One medicine is not the other
One of the more complex elements of the proposal concerns the suggested harmonisation of the summary of product characteristics (or SmPCs) of existing products. These SmPCs include conditions of use, such as the species they can be used for, what diseases it can be used to treat, how much medicine to administer, as well as safety warnings. The European Commission proposes to harmonise groups of “similar products” (“by product class”), which will include medicines with the same active ingredient and the same pharmaceutical form, but that may have been authorised in different member states with different conditions of use (e.g. indications, dosage and safety warnings). These differences mean that these products are considered legally to be different in each member state, which counteracts the objectives of the single market.

IFAH-Europe recognises the major challenges presented with “class” harmonisation of a group of similar products, and strongly recommends limiting the SmPC harmonisation to a group of the same products, i.e. products from the same manufacturer. It also points out that it is important to include the manufacturing methods and specifications of a product, which may differ for the same product in different Member States, thus adding complexity and added cost to the logistics of manufacturing batches for the EU.

Reducing administrative burden to increase the availability of medicines
The harmonisation of products to enable a strong and efficient single market implies the existence of a well-oiled administrative structure. The current complex system results in a high administrative burden for veterinary medicines and has contributed to a 20% drop in the innovation rate , and lower product availability, especially for minor species and smaller countries.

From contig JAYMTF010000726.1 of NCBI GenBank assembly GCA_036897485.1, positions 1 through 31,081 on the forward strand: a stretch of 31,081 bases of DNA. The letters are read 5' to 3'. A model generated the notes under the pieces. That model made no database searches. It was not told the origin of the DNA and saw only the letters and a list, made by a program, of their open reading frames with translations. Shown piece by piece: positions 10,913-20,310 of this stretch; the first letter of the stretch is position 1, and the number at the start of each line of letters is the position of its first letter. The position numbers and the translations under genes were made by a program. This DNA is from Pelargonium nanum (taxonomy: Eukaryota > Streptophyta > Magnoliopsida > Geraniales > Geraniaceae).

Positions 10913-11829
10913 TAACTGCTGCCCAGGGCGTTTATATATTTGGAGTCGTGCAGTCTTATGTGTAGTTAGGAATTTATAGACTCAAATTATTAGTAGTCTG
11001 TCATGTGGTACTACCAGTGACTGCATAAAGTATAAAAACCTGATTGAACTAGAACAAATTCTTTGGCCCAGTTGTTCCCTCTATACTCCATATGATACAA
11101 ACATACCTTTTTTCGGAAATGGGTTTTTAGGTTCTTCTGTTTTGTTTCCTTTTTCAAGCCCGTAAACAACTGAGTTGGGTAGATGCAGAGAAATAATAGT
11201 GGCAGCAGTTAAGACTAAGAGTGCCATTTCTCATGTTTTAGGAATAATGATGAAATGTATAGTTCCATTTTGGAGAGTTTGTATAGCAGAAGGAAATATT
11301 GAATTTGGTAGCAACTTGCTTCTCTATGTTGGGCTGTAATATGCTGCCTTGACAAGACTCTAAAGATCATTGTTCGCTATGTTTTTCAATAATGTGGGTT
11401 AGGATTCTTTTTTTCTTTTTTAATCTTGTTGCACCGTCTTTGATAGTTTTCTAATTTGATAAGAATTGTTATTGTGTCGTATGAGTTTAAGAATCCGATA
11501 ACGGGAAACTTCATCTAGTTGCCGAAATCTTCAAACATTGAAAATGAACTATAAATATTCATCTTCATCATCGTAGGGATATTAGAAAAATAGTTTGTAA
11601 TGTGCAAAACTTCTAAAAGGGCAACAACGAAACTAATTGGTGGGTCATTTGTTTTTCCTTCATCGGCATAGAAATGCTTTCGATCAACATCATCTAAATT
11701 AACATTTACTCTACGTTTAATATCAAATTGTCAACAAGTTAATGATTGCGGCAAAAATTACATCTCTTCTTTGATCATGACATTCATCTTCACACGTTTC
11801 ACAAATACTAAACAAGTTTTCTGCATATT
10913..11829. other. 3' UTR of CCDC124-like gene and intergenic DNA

More than 38% of manufacturers consider the EU’s regulatory framework to be the greatest obstacle for innovation in Europe. One of the main reasons behind this extraordinarily high level of administrative burden are the “disproportionate costs of mandatory defensive research for keeping a medicine on the market” and the EU’s marketing authorization procedures. The large majority of veterinary medicines that do not qualify for the centralized procedure to obtain a single marketing authorisation (to sell these medicines across the EU), have to follow a decentralised procedure or the mutual recognition procedure to obtain the authorisation in the selected Member State(s). This is a resource-intensive, inefficient and burdensome process, resulting in multiple national authorisations, which could be remedied by a single EU marketing authorisation process. IFAH-Europe advocates a move toward the creation of a single EU product database and the elimination of unnecessary tasks and procedures, such as marketing authorisation renewals.

Moreover, the animal health sector welcomes the Commission’s proposal for a more streamlined and risk-based pharmacovigilance system to monitor and signal the safety of products in the marketplace. The new approach allows for the continuous reporting and collection of adverse events in a central EU database, via a mandatory e-submission system, and the creation of a single pharmacovigilance master file per product to avoid unnecessary duplication. Replacing Periodic reporting of Safety Updates (PSURs) at fixed time points with safety updates triggered via a signal management process completes the move to a risk-based approach, and is therefore an integral part to reducing the administrative burden for the sector. Streamlining pharmacovigilance will make it possible for authorities to conduct meta-analyses across companies, Member States and products using similar active ingredients. It provides a powerful tool to detect signals early on and allow for more targeted data analyses, risk assessments and better use of resources at authority level, which will in turn complement the work conducted by companies.

Clear and simple packaging and labels